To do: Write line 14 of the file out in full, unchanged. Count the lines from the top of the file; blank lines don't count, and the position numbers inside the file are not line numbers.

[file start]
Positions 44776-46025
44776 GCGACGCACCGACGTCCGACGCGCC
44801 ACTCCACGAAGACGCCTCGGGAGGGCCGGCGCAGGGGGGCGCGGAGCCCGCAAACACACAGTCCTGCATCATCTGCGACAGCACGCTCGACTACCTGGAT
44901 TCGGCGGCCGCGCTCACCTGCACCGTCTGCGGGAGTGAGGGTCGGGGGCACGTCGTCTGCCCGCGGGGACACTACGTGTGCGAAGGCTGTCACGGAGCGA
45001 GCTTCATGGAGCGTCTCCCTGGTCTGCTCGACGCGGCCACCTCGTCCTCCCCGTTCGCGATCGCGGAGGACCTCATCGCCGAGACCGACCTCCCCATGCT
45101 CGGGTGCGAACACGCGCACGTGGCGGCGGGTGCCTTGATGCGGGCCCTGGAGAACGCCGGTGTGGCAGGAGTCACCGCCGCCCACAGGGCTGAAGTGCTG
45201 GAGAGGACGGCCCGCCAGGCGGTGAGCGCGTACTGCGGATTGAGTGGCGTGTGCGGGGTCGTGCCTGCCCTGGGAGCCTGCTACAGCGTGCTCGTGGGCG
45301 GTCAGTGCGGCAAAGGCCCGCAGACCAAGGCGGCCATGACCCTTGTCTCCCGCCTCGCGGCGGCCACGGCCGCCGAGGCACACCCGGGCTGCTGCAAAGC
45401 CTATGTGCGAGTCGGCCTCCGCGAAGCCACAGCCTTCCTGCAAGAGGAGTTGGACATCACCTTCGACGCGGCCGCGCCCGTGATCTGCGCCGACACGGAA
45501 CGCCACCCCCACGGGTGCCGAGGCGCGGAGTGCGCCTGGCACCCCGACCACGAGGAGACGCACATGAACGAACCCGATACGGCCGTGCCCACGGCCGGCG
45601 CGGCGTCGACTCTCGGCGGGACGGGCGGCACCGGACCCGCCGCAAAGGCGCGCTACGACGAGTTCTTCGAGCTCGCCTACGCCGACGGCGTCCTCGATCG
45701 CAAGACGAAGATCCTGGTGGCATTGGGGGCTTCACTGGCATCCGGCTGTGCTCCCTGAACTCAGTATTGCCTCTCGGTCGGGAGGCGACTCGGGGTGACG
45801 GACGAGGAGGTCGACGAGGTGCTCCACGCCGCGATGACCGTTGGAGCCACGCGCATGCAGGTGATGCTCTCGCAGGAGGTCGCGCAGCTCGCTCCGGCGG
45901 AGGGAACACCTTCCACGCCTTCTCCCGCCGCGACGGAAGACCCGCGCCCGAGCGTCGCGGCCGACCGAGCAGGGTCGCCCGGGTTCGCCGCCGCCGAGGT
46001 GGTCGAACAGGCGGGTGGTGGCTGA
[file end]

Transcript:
45901 AGGGAACACCTTCCACGCCTTCTCCCGCCGCGACGGAAGACCCGCGCCCGAGCGTCGCGGCCGACCGAGCAGGGTCGCCCGGGTTCGCCGCCGCCGAGGT